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South Dakota House Advances Dangerous Anti-Trans Sports Bill

South Dakota Capitol
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The bill, which now goes to the state Senate, would prevent trans girls and women from competing on female teams.

The South Dakota House of Representatives Wednesday approved a bill that would prevent transgender girls and women from competing with cisgender females in public school and college sports.

Representatives passed House Bill 1217 by a vote of 50-17 and sent it on to the state Senate, the Grand Forks Herald reports. The House has a Republican supermajority, and 10 Republicans joined seven of its eight Democratic members in opposing the bill; one Democrat was excused from the vote.

The bill mandates that school sports teams be classified as male, female, or coeducational -- which is usually the case -- but says participation on female teams must be based on an athlete's "biological sex, as ascertained at or before birth in accordance with the student's genetics and reproductive biology." That excludes trans girls and women.

Supporters of the measure "bandied stories of male physical superiority" and said that admitting trans girls and women to female teams would end the progress women have made in sports, the Herald reports. That's an argument being made in several states and at the federal level now, even though advocates for trans inclusion point out that many factors besides birth sex contribute to athletic performance.

Trans people also make up a small percentage of student athletes. At a House committee meeting Monday, South Dakota High School Activities Association Executive Director Dan Swartos said that over the past decade, the group had approved only one trans youth to compete in interscholastic sports.

"But the specter of these competitors -- animated by chatter of transgender shot-putters or basketball players or track runners -- resonated with many lawmakers," according to the Herald.

Opponents of the bill pointed out that it would further marginalize trans young people and possibly lead to a bureaucratic nightmare.

"We lose sight of the fact that these children want to fit in," Democratic Rep. Linda Duba said of trans youth. "If they wanted to be in choir, would we be concerned about that? We are focusing on one, tiny, small aspect of their high school years, and it's hard enough."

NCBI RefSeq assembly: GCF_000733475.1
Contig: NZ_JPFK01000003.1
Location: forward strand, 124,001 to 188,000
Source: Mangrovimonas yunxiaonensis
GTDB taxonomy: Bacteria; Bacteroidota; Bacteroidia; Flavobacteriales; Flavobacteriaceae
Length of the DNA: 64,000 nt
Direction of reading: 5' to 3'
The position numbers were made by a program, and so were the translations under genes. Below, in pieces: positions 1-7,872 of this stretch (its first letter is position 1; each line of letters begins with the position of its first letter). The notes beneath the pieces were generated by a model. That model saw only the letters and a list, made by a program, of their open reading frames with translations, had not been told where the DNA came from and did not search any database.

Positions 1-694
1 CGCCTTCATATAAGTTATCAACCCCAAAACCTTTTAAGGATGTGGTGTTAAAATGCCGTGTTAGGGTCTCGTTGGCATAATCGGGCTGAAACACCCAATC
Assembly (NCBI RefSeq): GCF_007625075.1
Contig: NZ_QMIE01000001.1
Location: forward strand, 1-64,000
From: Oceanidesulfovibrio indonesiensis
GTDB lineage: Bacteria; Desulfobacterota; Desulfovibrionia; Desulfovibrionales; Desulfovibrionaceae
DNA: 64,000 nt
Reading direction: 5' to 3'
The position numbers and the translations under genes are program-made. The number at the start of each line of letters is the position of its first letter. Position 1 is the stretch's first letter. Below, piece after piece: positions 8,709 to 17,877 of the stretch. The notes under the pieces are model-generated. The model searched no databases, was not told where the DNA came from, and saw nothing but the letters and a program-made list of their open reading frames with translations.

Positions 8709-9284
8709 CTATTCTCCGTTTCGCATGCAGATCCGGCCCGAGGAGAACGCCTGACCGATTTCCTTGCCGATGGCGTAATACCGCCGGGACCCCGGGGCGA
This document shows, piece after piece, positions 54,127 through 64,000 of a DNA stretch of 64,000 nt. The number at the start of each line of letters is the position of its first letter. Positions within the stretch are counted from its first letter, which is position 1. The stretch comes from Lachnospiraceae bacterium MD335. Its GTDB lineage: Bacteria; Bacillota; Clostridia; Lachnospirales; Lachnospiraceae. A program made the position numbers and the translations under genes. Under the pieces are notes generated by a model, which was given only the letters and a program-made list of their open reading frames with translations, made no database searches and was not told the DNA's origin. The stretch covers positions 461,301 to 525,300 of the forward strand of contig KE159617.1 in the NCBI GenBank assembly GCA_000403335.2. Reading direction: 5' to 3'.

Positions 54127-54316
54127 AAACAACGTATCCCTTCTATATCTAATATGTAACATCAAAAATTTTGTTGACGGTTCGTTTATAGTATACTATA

Another Democrat, Rep. Ryan Cwach, said the bill would mean student athletes would have to submit documentation of their gender. "He suggested the bill would require a paper glut and clearinghouse for 'genital' information at a state building in Pierre," the Herald notes.

Similar bills are advancing in North Dakota, Montana, Mississippi, and Utah, although Utah's Republican governor, Spencer Cox, has publicly voiced concern about such legislation's effect on trans youth. The only state where a bill like this has become law is Idaho, and it's been blocked by a federal judge while a court case against it proceeds.

LGBTQ+ rights groups denounced the South Dakota measure. "This unfair and unnecessary policy would be incredibly harmful to the mental health and well-being of transgender and nonbinary youth in South Dakota, who deserve access to the same opportunities and character-building activities as their peers," Sam Brinton, vice president of advocacy and government affairs at the Trevor Project, said in a press release. "The Trevor Project urges the South Dakota Senate to reject this bill and to focus instead on expanding access to affirming spaces and support systems for trans youth, which we know work to save young lives from suicide."

Before the vote, the Human Rights Campaign, the American Civil Liberties Union of South Dakota, and trans rights advocates held a virtual press conference to speak out against the sports bill and another one the legislature is considering, which would block gender-affirming medical care for minors. Bills like these in South Dakota and other states are "senseless" and are being pushed by national anti-LGBTQ+ groups such as the Heritage Foundation, Alliance Defending Freedom, and Eagle Forum rather than "being driven by legislators or constituent concerns," an HRC press release states.

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